What’s more, Crawford makes a great point in arguing that what has taken the place of economic uplift in the aspiration of liberals is the fetish about individual freedom and the need for society to respect all our individual choices.  Our entire culture is geared to living as atomized individuals who are allowed guilt-free to do whatever we want for whatever reason we want, and we define our individual success by the ability to create the conditions that foster freedom of personal expression.  Immediately, I started thinking about politicians like the afore-mentioned Hillary Clinton who come across as “scolds” (cue the sexist connotations) and who don’t express themselves viscerally, openly, and joyously.  In a culture that’s all about “free to be you and me,” that won’t cut it.  Americans today are looking for characters, odd-balls, people that speak from the gut, mavericks – but who also respect the rights of others to live similarly.  And that has manifested itself in our choice of leaders – a Hollywood actor turned politician, a guy who plays sax in his shades and who talks to us about his choice of underwear, a frat boy who’s become Born Again and bought a baseball team, a smooth preaching black man who reminds us that in America anyone can be President, and last but not least, a business tycoon turned Reality TV star turned conspiracy theorist turned politician turned Donald Rickles wanna-be.  It should be painfully obvious by now that we’re certainly not looking for professional politicians who dress formally, look sternly into the camera and lecture us about morality.  Like it or not, and I don’t, morality in contemporary America is whatever the F-- I want it to be!

Are you listening Democrats?  If you won’t give a damn about economics, at least take back the country by adapting to its culture.  Nominate folks who don’t come across as tools.  Give “the people” what they want – plainspoken, courageous, joyful, liberating leaders.  I don’t remember the last time one of you had the guts to publicly stand up for a position that wasn’t popular with the majority of Americans.  If you hold such a position, say it anyway!   No wonder you let Donald Trump win the Electoral College by 77 points.   Y’all are a bunch of poll-testing, mask-wearing phonies.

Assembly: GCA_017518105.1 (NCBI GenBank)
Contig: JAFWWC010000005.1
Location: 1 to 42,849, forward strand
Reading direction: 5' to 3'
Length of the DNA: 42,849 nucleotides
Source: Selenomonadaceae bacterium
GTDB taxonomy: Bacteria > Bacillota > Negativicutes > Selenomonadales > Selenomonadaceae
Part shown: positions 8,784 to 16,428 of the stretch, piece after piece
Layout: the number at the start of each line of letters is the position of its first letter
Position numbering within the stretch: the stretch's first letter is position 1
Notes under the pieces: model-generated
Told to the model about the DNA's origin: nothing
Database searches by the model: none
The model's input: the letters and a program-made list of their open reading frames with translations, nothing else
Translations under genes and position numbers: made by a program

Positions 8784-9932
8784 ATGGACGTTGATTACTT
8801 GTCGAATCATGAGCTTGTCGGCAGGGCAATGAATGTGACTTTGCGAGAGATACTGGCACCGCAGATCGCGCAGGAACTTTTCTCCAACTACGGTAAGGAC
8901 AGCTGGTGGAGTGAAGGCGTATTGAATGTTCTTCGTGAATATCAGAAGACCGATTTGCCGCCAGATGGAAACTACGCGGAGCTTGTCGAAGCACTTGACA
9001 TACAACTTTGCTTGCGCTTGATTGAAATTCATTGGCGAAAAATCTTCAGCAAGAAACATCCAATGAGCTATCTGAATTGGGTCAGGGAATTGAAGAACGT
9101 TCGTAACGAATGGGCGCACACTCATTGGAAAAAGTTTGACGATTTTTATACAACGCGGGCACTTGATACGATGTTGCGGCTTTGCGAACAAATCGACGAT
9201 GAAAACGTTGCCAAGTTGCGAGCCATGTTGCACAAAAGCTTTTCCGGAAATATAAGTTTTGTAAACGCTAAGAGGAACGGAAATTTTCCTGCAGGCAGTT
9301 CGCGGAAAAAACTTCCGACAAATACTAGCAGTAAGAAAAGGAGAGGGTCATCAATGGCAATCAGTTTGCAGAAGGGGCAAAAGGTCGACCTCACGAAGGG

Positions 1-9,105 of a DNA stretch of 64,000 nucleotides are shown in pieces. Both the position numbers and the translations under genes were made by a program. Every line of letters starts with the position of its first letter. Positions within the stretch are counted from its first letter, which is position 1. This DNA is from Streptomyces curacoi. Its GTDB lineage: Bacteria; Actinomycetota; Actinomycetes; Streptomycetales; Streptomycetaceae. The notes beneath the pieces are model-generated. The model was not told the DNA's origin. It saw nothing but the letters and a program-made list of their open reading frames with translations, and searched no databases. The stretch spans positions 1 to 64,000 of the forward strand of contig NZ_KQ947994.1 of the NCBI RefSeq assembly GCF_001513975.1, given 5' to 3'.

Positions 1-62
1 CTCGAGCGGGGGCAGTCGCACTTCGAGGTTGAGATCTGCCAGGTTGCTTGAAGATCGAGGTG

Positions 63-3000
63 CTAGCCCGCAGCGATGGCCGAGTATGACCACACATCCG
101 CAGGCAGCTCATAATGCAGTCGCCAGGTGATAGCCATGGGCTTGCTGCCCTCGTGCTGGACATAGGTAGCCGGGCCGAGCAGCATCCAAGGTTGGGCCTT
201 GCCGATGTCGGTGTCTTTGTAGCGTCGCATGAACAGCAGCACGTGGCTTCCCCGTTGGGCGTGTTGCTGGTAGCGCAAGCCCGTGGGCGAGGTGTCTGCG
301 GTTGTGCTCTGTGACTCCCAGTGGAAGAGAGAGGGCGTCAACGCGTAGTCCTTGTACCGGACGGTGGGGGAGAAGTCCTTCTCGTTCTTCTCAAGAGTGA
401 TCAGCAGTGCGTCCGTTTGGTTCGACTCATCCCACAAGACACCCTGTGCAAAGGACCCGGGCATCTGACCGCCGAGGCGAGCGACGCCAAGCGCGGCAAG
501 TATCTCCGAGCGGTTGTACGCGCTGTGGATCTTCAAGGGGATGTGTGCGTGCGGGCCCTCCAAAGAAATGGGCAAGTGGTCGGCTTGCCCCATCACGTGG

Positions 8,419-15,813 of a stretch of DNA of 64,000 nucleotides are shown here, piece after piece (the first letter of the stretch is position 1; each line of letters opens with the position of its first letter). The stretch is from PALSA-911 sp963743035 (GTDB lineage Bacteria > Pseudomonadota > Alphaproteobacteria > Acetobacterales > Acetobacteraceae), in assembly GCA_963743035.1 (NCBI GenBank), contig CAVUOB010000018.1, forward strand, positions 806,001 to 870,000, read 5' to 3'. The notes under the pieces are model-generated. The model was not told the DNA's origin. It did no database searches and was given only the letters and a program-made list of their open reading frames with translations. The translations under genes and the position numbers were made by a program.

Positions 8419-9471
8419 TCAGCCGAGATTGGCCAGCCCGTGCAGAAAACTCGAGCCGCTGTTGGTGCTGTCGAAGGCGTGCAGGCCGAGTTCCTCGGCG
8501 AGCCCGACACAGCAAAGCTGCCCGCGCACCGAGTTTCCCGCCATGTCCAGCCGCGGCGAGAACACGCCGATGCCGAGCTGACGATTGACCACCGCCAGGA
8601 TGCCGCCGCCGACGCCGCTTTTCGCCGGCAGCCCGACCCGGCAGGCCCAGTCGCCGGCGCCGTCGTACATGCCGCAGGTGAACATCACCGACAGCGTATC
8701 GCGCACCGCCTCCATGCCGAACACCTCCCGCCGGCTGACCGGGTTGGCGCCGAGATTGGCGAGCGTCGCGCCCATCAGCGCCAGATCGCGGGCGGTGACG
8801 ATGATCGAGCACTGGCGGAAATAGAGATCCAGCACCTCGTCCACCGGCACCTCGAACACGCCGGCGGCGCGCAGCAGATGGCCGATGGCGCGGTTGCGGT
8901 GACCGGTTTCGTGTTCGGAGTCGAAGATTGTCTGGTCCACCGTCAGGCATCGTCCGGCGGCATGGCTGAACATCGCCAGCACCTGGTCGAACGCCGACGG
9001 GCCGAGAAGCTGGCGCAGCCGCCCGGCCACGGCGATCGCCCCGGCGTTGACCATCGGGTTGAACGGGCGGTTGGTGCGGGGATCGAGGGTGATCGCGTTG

Scene 4:  I should have been shocked when I first heard about the “shithole” comment.  I wasn’t.  In fact, I wasn’t a bit surprised.  Our President is one politician who is NOT a phony.  Howard Cosell boasted about “telling it like it is.”  Well, I cannot always say that about Donald Trump, but he at least has the guts to tell it like he thinks it is.  In this case, what he thinks is, well, an indictment of a species that has lived and breathed racism for more generations than I can count.

Soon after hearing about the “shithole” comment, I went on the computer and double checked my recollections from history class.  It has been decades since I learned in school about how the Nazis hierarchically “ranked” the various races.  The Nordics – together with the other Aryans – were at the very top.  Black people were at the bottom.   And believe it or not, we Jews were placed above even the “Mongoloids” – in fact, it was because we weren’t at the bottom that we were viewed by the Nazis as smart enough to be quite dangerous in our sinister attempt to take over the world.  

Folks, whenever your President says anything that sends you down memory lane to consider how the Nazis ranked the races, that’s not a good moment in American history. And it’s especially not a good moment when this topic is coming up (a) on MLK Jr. weekend and (b) in the context of meetings that are supposed to be a pivot away from the purely partisan, spit-in-every Democrat’s face legislative activities of 2017.  We have definitely entered the Twilight Zone.

The most amazing part of this entire “shithole” debacle is that our legislators in attendance won't even tell similar stories about exactly what they heard.  President Trump denies making the comment at issue.  Two Republican Senators in attendance similarly deny that they heard it.  Other Republican Senators in attendance are ducking the issue through obfuscation.  Obviously, the Democrats don’t have a monopoly on cowardice.

Perhaps, when all is said and done, the Republican politicians today are simply honoring my friend’s prudent advice and keeping their heads down.  Maybe their faith permits that sort of thing.  Convinced that this country is nobody’s shithole, they must believe that nothing truly awful can happen if we all just do our office work, run our 10Ks, watch our favorite TV shows, shuttle our kids to soccer games, and let the invisible hand guide us through life, liberty and the pursuit of happiness.  We don’t even need our nation’s poor and middle class to vote in the mid-terms. 

So this is what it means to make America great again.  It's no wonder that the Norwegians aren't busting down the doors to get in.